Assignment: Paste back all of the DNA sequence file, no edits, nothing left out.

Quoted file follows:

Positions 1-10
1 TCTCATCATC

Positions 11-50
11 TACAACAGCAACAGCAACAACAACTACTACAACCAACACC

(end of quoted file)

Positions 1-10
1 TCTCATCATC

Positions 11-50
11 TACAACAGCAACAGCAACAACAACTACTACAACCAACACC